Human solidarity is the best way to counter the opportunists seeking to use the crisis to further personal or geopolitical agendas. This is a virus that threatens the long-term interests and security of people everywhere, so it is not a challenge to leave for others to deal with alone. It is disappointing that existing mechanisms such as the UN Security Council have not risen to meet the challenge, but this only means that others must rise in their place.

The Covid-19 pandemic poses an unprecedented challenge thanks to the connectivity of the modern world, yet with the usual leaders missing amid a retreat behind borders, it is incumbent on countries such as Australia to help spur a global response. When Prime Minister Scott Morrison declared that “if you have a job, that’s an essential job”, many laughed. But he is not wrong. Morrison was talking about the domestic economy, but internationally, Australia has a job, too, and it is an essential one. To offer leadership, not for glory, but to empower and unite with those countries that are also stepping forward. If the G20 is the vehicle of choice, Australia should ensure that each of those countries that have led in this fight are represented there. This should include Taiwan and Singapore: their hard-won expertise is needed.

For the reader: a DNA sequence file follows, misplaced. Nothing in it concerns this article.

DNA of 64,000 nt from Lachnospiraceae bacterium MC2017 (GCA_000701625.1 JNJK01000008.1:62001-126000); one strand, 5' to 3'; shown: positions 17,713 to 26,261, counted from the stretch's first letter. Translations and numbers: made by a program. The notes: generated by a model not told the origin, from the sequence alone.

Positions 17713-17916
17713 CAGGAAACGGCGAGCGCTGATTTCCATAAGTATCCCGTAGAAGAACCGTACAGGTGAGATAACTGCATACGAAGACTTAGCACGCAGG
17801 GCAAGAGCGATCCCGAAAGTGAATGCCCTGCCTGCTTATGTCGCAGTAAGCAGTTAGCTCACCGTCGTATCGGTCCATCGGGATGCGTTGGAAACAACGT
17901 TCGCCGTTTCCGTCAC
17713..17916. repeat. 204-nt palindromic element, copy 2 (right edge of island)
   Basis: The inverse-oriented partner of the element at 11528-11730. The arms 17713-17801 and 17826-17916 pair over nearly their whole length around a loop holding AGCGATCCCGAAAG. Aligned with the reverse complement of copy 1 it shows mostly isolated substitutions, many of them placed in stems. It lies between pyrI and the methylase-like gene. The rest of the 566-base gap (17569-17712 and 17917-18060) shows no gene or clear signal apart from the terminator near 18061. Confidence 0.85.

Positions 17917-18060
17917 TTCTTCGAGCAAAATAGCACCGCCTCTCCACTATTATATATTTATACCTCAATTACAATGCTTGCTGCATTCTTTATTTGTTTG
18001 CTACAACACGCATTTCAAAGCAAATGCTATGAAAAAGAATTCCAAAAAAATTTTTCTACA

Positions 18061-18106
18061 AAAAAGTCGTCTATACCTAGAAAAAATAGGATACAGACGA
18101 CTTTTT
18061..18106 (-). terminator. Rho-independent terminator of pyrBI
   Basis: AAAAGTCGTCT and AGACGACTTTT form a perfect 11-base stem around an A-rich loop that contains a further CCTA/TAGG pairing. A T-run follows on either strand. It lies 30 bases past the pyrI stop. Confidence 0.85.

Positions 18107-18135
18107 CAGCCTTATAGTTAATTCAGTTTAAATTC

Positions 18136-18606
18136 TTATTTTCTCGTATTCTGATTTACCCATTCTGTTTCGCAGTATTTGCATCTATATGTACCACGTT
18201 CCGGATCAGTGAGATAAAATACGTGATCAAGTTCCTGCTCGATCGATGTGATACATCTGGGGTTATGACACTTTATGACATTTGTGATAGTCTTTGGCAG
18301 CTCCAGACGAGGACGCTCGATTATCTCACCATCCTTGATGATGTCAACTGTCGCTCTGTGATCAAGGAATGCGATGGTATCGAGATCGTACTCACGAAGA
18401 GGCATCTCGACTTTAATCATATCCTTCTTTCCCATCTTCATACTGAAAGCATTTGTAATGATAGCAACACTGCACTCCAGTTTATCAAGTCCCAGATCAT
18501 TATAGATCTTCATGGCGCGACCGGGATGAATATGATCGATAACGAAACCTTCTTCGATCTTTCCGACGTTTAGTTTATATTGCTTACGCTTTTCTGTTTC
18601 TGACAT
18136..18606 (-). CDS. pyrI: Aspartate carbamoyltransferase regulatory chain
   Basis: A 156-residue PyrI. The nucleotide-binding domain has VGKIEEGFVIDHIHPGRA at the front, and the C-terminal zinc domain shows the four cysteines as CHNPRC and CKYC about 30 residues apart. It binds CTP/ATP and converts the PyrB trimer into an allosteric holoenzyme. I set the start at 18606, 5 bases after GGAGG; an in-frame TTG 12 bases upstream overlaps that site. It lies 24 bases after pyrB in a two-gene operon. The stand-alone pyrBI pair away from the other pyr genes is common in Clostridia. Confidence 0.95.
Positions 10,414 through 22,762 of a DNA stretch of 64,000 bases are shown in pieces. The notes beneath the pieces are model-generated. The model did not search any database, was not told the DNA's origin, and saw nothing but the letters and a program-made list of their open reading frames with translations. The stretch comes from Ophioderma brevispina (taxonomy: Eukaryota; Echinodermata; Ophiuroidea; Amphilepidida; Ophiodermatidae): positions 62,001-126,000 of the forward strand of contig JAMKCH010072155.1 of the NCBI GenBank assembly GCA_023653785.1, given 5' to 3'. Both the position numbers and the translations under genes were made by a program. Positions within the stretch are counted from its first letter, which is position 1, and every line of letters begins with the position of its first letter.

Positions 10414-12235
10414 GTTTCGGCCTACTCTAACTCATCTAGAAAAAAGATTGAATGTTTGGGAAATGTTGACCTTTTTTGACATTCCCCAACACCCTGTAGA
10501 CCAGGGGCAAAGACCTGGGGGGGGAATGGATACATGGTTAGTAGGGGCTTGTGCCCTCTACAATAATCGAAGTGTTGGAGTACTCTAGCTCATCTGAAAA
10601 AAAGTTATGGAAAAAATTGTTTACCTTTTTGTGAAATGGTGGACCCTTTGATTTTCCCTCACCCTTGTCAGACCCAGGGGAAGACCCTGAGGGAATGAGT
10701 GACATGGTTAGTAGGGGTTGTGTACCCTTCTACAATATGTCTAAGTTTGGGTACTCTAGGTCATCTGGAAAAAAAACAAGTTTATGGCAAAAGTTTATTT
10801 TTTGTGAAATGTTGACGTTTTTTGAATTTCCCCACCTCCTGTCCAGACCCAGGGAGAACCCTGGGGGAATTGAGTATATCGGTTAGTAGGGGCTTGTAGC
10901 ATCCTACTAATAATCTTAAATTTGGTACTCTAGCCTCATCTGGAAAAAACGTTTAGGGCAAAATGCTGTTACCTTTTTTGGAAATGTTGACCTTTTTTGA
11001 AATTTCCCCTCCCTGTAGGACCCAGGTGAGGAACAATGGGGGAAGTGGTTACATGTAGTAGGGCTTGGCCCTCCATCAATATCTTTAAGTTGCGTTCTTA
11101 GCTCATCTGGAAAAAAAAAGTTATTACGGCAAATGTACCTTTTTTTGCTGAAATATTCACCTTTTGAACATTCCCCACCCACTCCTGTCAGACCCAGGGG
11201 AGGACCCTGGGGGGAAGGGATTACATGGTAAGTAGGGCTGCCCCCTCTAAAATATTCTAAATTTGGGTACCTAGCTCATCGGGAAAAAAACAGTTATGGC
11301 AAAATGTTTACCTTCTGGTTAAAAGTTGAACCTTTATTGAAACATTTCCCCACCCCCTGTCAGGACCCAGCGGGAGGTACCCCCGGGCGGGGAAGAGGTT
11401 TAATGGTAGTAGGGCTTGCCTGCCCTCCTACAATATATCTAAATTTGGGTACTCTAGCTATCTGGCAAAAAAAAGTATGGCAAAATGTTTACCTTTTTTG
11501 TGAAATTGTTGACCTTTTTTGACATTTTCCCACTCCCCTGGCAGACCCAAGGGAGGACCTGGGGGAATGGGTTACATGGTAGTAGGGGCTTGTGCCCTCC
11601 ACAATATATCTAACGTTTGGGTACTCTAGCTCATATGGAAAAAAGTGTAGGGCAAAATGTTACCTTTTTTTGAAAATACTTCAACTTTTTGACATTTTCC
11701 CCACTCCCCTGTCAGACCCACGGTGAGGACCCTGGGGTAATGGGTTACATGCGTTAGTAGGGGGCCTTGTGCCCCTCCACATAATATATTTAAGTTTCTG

The fight against coronavirus will not be a short one. At times countries will do well, while others will not, and each will be in need of help at some times more than in other moments. Those hurting least must take the chance to help those hurting most. In a pandemic, helping your neighbour is helping yourself, because the best way to stay safe from a virus is to not be surrounded by it.